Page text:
1927 Runabout: top, side curtain material?

Home Page Forums General 1927 Runabout: top, side curtain material?

Viewing 7 posts - 1 through 7 (of 7 total)
  • Author
  • #390157

    Hi all,

    I am trying to confirm what material was used on the top and side curtains. I have what look like unmolested side curtains and they are made out of long cobra/long grain.

    Any help appreciated,

    Stephen Murphy



    AACA Library research turned up a Pierce Arrow ’27 Series 80

    Data Book which mentions that hard-topped Series 80s came covered in “Limovar” a special water proof product produced by Pierce Arrow.

    Any leads of any kind greatly appreciated (also your $0.02).



    Hi Steven,

    I wish I could help, but I’m not sure I’ve ever seen original top/side curtains.

    My 1926 Series 33 has an old top, but I think it has been replaced…maybe 60 years ago. It is a black “Pantasote”” type material without a lot of grain in the material. Side curtains match the top.

    Perhaps some of the long-time members have seen a Series 80 with the original top…you might try contacting Paul Johnson or Eric Rosenau…although their silence on the issue may indicate they don’t know for sure either.

    Good luck!

    Paul Morris


    Doing upholstery/trimming, I’ve replaced numerous original tops over the years, though none were Pierce Arrows. In the 1920’s, it seems most tops were a type of oilcloth; that is, they were fabric coated with a rubberized material (the terminology of “oilcloth” might not be quite right for this). This rubberized material could have some grain embossed, and thus you would see short and long grain material on different cars. Basically, it was the period equivalent of vinyl and/or naugahyde.

    I like originality, but there isn’t really a good top material substitute for the exact original style. There is grained topping available, easy to install on closed car insert tops, but more difficult to work with on large touring car tops. Most tops I’ve done, from brass cars to the 30’s, have been in Haartz cloth, Stayfast, and they are very attractive,functional, and long wearing. Perhaps someone who judges could say if any points are taken off for this material on a show restoration. Best to all David Coco Winchester Va. [email protected]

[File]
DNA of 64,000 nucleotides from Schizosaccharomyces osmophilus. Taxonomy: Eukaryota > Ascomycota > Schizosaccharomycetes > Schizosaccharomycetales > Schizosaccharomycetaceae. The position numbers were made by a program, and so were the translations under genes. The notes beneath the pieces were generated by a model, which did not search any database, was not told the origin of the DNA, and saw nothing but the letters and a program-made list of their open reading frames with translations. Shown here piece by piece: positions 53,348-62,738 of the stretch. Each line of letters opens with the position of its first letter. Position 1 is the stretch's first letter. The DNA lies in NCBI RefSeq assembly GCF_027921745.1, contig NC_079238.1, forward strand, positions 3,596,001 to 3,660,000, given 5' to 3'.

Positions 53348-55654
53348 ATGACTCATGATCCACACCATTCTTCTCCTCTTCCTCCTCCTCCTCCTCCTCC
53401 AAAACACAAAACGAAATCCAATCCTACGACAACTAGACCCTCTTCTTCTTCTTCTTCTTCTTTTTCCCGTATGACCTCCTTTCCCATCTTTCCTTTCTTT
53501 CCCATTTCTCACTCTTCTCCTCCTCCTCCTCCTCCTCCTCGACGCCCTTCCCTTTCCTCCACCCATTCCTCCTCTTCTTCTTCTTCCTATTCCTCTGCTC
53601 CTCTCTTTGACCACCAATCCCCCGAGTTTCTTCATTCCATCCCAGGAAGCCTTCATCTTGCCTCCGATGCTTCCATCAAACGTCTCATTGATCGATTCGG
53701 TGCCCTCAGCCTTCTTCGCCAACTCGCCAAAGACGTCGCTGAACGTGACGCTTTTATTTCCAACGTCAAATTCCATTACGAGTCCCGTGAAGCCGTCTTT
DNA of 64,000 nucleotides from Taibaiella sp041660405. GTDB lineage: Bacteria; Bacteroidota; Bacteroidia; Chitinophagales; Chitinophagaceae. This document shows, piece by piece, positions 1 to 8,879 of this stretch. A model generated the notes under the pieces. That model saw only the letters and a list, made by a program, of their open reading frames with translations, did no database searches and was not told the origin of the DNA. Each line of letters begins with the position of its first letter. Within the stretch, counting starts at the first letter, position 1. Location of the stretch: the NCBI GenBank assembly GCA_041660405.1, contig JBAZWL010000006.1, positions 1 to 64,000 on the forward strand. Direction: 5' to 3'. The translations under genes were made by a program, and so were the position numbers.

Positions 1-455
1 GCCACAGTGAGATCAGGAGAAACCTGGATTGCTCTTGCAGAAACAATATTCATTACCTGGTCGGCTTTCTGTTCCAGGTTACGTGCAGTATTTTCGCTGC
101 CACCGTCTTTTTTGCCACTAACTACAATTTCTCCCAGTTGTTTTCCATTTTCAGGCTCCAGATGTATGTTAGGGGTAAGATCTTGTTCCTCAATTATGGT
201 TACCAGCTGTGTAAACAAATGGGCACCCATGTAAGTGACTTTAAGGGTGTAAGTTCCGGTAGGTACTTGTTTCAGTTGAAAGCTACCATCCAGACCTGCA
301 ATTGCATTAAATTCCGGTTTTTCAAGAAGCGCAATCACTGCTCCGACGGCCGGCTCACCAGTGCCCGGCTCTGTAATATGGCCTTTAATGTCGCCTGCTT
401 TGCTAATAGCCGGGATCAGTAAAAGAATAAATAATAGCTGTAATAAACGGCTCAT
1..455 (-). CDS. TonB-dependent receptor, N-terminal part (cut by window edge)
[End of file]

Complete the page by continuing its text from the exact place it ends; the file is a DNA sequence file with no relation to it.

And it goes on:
If you are planning on going to the Gathering at Gilmore in a few weeks, take a look at my 1926 series 80 Town Car on display in the Pierce barn, it is completely original from top to bottom. Also, the original top and side curtains are still located under the front seat. I plan on being there Sunday so maybe we could have a look at it together.



    Thanks Curtis. My coworker is going to be in the Kalamazoo area later this week. I understand from your post that your car is displayed permanently at Gilmore? if so, would it be possible for my coworker to pull the material from under the seats, like you mentioned, and photograph it? Thanks.


    Tonight I was looking for something else in a binder I set up for my Series 80 with copies of individual authenticity information pages from old PAS Service Bulletins. I failed to pencil the PASB number and page on this one as I usually do, but one pertinent paragraph reads:

    “Standard material used on [Series 80] open car tops was ‘Pantasote,’ a trade name for a black coated fabric similar to modern vinyl but not as good. The options were a type of canvas material called Haartz cloth, generally in a tan color, but other colors were available on special order.”

    The next paragraph pertains to interiors: “Leather used for interiors was usually black (standard), with tan, red, blue and green as options. Actually, colors other than black and tan were rarely used.”

    Comment: A few years ago Eric Haartz (same family company — http://www.haartz.com) — began to reproduce ‘Pantasote’ and may still be offering it. I obtained some free samples from him for consideration for use on my 1922 Paige 4-p touring (that top is still not done), and the one sample that matched perfectly the original top on my Paige had an inside surface of a cavalry twill.


Viewing 7 posts - 1 through 7 (of 7 total)
  • You must be logged in to reply to this topic.